Director: Billy Wilder. With Kirk Douglas, Jan Sterling, Richard Benedict, Ray Teal. (111 min.)Skip to next paragraph
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Sterritt **** Few films of bygone decades have retained their relevance as stingingly as this 1951 satire about a journalist who eagerly exploits the plight of a man trapped in a collapsed mine in order to restart his own failing career. It's dark, funny, ferocious, and vintage Wilder all the way. Originally released as "The Big Carnival."
Director: Michael Caton-Jones. With Robert De Niro, Frances McDormand, James Franco. (105 min.)
Sterritt ** See review, page 17.
Director: Krzysztof Kieslowski. With Krystyna Janda, Henryk Baranowski, Maria Pakulnis. (550 min.)
Sterritt **** An apartment complex in Warsaw is the primary setting for this series of 10, approximately hour-long dramas, loosely based on the Ten Commandments and exploring a wide range of moral, ethical, and psychological issues, from the motivations for capital punishment to the meaning of God in the modern world. Most are enthralling; some are small masterpieces. Originally produced as a miniseries for Polish television.
Director: Liz Garbus. With Wanda Jean Allen, Ruby Wilson. (88 min.)
Sterritt *** A nonfiction chronicle of events leading to the execution of a mentally slow African-American woman in Oklahoma for the 1989 murder of her female lover. The documentary is revealing and chilling, although it doesn't explore the inner workings of the American criminal-justice system as thoroughly as one might wish.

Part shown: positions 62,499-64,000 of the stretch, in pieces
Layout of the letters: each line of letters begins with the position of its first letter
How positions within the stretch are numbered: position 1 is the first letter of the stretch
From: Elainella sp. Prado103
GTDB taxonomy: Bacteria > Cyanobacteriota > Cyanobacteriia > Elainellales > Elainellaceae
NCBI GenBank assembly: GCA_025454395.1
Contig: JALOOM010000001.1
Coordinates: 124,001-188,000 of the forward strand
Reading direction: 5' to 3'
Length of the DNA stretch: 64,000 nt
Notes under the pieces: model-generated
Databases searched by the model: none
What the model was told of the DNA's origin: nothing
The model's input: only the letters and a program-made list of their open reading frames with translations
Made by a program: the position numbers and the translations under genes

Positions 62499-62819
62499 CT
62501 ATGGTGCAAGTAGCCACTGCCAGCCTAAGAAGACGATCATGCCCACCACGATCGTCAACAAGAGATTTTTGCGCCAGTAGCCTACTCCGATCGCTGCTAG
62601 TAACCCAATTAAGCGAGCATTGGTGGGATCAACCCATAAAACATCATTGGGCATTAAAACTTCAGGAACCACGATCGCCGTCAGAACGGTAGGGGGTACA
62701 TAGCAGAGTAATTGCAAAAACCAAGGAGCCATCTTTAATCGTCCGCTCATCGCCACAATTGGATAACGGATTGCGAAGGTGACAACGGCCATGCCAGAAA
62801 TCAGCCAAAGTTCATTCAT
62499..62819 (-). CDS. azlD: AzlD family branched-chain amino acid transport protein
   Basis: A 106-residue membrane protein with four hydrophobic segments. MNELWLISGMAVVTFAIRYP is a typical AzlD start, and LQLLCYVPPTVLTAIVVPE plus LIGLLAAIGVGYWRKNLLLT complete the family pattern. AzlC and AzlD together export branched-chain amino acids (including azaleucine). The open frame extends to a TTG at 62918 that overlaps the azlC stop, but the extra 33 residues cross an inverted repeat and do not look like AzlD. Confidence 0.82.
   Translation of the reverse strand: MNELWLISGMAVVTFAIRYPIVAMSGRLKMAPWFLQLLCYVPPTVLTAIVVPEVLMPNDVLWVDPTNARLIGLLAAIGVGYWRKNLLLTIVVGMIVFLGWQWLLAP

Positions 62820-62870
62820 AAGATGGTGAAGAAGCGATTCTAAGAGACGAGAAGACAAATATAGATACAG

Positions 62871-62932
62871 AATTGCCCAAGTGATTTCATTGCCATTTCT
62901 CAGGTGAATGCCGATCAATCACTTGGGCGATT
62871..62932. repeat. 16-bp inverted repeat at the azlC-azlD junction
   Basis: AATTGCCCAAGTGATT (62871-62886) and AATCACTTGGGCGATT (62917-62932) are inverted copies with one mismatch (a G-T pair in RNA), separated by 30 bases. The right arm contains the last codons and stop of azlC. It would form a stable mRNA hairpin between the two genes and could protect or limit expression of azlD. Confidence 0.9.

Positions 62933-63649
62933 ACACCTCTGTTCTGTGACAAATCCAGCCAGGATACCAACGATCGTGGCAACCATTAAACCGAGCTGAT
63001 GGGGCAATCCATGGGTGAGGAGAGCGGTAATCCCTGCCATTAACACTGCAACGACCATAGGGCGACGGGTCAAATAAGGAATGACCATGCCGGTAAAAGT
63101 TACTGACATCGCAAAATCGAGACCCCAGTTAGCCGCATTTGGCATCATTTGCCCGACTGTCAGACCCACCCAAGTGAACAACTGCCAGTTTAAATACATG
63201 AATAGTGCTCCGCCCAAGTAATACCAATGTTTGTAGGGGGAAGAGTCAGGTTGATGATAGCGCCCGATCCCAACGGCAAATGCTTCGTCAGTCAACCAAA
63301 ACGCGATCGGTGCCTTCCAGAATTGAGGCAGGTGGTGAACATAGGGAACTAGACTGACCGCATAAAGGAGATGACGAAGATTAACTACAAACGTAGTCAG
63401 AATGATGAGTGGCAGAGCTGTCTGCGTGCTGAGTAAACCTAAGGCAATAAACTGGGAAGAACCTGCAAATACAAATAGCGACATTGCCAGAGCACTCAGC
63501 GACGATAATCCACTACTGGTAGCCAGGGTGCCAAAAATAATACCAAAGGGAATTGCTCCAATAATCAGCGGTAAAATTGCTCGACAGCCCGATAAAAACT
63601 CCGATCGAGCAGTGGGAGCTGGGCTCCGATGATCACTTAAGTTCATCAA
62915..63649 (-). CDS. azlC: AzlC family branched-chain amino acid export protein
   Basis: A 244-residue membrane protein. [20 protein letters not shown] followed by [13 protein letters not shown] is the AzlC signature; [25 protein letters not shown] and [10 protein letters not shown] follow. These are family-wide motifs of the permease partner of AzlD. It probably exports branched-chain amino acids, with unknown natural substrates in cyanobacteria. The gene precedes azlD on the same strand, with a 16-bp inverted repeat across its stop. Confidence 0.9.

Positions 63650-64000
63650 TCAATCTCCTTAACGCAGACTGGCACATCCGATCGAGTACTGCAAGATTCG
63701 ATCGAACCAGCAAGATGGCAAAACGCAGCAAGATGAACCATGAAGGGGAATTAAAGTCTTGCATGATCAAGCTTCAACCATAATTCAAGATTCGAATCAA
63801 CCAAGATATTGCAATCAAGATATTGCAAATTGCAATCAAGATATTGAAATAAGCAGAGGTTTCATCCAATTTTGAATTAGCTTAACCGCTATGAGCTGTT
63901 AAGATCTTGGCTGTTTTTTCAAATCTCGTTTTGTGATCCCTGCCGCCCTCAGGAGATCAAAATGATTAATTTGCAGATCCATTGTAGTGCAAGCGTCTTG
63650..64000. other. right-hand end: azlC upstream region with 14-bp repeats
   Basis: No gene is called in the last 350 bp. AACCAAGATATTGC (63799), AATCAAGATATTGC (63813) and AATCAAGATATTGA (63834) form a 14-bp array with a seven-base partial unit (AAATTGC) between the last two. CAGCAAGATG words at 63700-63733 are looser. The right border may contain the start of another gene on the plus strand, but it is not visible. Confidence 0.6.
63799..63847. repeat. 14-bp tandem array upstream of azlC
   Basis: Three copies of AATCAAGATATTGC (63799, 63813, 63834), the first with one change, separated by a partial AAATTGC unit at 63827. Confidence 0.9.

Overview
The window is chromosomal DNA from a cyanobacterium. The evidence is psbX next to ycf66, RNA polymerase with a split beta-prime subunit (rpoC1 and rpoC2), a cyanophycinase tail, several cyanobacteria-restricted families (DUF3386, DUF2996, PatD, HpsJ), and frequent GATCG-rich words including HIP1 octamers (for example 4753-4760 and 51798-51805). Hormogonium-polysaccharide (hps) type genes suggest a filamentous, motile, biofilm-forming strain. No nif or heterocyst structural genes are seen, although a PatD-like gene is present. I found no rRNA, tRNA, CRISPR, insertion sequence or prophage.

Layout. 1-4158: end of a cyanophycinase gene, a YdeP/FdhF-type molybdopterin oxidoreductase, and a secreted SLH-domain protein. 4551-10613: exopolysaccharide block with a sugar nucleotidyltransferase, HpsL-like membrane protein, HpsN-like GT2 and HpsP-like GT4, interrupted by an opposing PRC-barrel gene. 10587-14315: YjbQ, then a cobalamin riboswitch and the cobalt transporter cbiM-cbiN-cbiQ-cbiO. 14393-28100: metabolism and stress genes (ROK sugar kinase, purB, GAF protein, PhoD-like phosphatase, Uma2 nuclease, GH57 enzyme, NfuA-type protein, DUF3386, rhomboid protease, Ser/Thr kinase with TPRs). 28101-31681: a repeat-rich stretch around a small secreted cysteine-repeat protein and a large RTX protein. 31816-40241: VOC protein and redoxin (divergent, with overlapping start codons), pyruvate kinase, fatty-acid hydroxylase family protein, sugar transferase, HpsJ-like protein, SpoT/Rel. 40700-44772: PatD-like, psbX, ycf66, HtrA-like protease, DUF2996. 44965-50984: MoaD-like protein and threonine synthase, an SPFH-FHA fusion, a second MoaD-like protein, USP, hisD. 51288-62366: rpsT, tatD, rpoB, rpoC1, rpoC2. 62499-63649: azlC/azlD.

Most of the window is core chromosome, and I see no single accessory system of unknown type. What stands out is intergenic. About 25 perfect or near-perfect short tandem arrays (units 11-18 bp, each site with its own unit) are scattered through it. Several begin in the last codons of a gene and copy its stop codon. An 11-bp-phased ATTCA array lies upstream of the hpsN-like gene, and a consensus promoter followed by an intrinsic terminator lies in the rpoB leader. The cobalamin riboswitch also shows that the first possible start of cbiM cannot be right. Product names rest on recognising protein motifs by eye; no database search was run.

Director: Ruedi Gerber. With Chelsea Altman, John Shea, Diane Venora, Demián Bichir. (91 min.)
Sterritt * An actress lands the not-so-juicy role of a bandage-covered coma patient in a TV soap opera, sparking complications in her off-screen romantic life and lunacy in an eccentric neighbor who's got a crush on the leading man of the series. Everyone tries very hard to make the story sweet and funny, but the soggy screenplay defeats them every time.
Director: Jean-Luc Godard. With Bruno Putzulu, Cécile Camp, Jean Davy, Françoise Verny. (98 min.)
Sterritt **** See review, page 17.
Director: John Polson. With Jesse Bradford, Erika Christensen, Kate Burton, Shiri Appleby. (85 min.)
Sterritt ** "Fatal Attraction" goes to high school, as a pretty psychopath stalks a swimming-team hunk with deadly results. Polson's well-filmed thriller swims down the usual lanes for this sort of story, and everyone looks way too old for senior year; but many of the suspense scenes work fine, and Bradford is terrific as the endangered hero.
Director: John Stockwell. With Kate Bosworth, Michelle Rodriguez, Matthew Davis, Mika Boorem. (103 min.)
Sterritt ** They're chambermaids by night, surfin' girls by day, and one of them has the makings of wave-riding stardom. Moviegoing tip: Skip the first hour or so, but grab a seat in time for the surfing contest that climaxes the picture, complete with mile-high waves and the most graceful ocean-gliding this side of "The Endless Summer."
Staff **1/2 Stunning surf footage, exhilarating, insipid dialogue.